No barbershop is allowed to shave or trim beards in a southern Afghanistan province as of Monday with the newly announced ban from the Taliban, who claim their edict is in line with Shariah, or Islamic law.
The order in Helmand province was issued by the provincial Taliban government's vice and virtue department to barbers in Lashkar Gah, the provincial capital.
"Since I have heard (about the ban on trimming beards) I am heart broken," said Bilal Ahmad, a Lashkar Gah resident.
"This is the city and everyone follows a way of living, so they have to be left alone to do whatever they want.”
During their previous rule of Afghanistan, the Taliban adhered to a perverted interpretation of Islamic law.
Since overrunning Kabul on Aug. 15 and again taking control of the country, the world has been watching to see whether they will re-create their strict governance of the late 1990s, Some indication came on Saturday, when Taliban fighters killed four alleged kidnappers and later hung their bodies in the public squares of the western city of Herat.
"If anyone violates the rule (they) will be punished and no one has a right to complain,” said the order issued to the barbers. It wasn't immediately clear what penalties the barbers could face if they don't adhere to the no shaving or trimming rule. During the Taliban’s previous rule, the conservative Islamists demanded that men grow beards.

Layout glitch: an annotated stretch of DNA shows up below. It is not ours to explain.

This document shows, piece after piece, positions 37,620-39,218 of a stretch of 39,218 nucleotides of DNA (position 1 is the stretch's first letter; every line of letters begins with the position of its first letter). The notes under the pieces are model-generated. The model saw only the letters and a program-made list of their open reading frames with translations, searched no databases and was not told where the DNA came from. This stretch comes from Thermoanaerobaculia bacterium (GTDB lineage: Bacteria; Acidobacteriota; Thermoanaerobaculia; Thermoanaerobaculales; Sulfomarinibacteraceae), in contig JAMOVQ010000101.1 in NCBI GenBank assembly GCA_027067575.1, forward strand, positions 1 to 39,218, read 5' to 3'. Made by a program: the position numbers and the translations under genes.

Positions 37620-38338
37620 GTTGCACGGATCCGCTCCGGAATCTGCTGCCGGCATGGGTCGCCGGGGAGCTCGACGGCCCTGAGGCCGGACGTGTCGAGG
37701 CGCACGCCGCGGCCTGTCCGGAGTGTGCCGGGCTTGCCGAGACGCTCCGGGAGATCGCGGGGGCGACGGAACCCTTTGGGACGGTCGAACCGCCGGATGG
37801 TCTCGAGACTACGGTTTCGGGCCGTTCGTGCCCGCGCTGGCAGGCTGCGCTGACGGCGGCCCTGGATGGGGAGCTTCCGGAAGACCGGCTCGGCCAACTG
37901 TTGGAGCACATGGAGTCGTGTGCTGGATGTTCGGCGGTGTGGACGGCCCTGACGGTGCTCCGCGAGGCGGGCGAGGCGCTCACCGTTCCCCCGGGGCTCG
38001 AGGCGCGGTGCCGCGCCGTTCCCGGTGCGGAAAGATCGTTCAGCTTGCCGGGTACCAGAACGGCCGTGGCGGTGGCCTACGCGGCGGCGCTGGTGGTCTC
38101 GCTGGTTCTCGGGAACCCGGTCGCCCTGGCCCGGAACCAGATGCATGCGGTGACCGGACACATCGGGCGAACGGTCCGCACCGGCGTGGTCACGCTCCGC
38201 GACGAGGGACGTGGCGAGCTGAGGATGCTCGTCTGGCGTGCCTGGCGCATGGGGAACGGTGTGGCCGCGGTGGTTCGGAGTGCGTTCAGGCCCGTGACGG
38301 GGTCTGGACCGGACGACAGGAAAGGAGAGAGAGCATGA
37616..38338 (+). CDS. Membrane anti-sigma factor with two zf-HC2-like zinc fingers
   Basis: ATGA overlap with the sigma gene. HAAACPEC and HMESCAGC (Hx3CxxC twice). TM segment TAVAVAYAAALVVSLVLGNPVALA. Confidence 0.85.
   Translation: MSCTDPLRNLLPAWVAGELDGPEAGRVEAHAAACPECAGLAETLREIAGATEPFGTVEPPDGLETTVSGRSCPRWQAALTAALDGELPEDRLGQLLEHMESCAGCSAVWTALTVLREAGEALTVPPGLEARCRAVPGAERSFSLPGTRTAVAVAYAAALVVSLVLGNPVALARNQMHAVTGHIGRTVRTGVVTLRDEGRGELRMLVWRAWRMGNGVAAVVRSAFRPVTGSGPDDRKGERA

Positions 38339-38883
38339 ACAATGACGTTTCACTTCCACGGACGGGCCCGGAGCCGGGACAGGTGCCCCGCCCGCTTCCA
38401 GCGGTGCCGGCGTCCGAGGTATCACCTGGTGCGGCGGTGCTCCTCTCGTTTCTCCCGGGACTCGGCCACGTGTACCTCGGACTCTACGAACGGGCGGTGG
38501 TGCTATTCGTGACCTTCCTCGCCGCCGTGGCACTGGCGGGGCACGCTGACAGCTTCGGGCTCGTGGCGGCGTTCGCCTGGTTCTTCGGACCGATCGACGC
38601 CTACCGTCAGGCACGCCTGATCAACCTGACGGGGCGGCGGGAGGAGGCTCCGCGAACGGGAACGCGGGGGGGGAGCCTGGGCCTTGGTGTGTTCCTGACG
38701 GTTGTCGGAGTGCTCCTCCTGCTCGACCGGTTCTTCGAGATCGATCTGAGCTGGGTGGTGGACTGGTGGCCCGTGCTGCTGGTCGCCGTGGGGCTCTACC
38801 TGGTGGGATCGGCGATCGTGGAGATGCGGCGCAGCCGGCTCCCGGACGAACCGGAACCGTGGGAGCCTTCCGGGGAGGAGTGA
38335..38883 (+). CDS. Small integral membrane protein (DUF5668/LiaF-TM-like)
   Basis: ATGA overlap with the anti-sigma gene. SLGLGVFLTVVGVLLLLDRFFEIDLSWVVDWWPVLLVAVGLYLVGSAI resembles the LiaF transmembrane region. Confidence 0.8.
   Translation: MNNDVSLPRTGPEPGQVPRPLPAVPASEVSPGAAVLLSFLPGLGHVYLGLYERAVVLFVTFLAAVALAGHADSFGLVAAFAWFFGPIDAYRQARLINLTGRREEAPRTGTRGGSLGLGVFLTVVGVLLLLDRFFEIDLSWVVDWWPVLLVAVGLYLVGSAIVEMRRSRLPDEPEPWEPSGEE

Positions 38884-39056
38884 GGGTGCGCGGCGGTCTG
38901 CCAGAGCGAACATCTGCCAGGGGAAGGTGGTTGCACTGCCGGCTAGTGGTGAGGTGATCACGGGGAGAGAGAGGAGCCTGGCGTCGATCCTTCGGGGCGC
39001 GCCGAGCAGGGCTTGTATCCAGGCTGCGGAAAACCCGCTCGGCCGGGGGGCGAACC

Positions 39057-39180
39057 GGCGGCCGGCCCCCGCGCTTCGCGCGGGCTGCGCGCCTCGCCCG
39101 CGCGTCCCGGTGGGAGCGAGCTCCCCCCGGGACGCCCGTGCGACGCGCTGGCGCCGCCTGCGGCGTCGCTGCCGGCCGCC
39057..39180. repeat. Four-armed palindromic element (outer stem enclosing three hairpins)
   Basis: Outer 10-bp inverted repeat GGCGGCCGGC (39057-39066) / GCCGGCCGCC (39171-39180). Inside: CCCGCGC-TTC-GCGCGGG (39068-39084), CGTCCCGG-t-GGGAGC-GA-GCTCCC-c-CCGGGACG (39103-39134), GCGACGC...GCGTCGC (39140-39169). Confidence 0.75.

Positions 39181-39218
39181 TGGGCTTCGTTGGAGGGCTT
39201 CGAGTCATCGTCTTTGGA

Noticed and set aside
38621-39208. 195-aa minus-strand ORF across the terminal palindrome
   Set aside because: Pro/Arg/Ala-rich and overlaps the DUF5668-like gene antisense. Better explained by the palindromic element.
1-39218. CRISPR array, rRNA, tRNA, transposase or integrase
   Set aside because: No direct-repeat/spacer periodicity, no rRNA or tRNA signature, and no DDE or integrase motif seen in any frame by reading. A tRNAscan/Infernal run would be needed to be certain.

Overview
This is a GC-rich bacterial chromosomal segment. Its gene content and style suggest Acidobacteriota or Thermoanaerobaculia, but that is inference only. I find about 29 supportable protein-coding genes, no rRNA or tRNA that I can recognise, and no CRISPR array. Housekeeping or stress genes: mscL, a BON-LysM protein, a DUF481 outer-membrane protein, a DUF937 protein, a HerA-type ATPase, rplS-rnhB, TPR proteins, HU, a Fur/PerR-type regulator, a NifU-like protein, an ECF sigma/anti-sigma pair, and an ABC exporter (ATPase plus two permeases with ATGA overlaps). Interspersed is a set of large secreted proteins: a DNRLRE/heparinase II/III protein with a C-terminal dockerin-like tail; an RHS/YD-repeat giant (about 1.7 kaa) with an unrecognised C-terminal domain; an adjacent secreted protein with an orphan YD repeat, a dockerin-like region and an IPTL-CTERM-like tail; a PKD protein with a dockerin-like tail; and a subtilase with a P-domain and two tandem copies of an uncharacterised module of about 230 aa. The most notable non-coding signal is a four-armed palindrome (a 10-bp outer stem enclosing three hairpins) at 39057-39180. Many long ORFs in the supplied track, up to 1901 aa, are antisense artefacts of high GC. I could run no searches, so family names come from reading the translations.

Since being ousted from power following the U.S.-led invasion in 2001, shaved or cleanly trimmed beards have become popular in the country. Barbershop owner Jalaluddin, who like many Afghans goes by only one name, said he hoped the Taliban would reconsider their demands.
"I request our Taliban brothers to give freedom to people to live the way they want, if they want to trim their beard or hair," he said.
"Now we have few clients coming to us, they are scared, they don’t want to trim their hair or beards, so I request them let people free, so we have our business and people can freely come to us.”
Another barbershop owner, Sher Afzal, also said the decree hurts the bottom line. "If someone comes for a haircut, they will come back to us after 40 to 45 days, so it is affecting our business like any other businesses,” he said.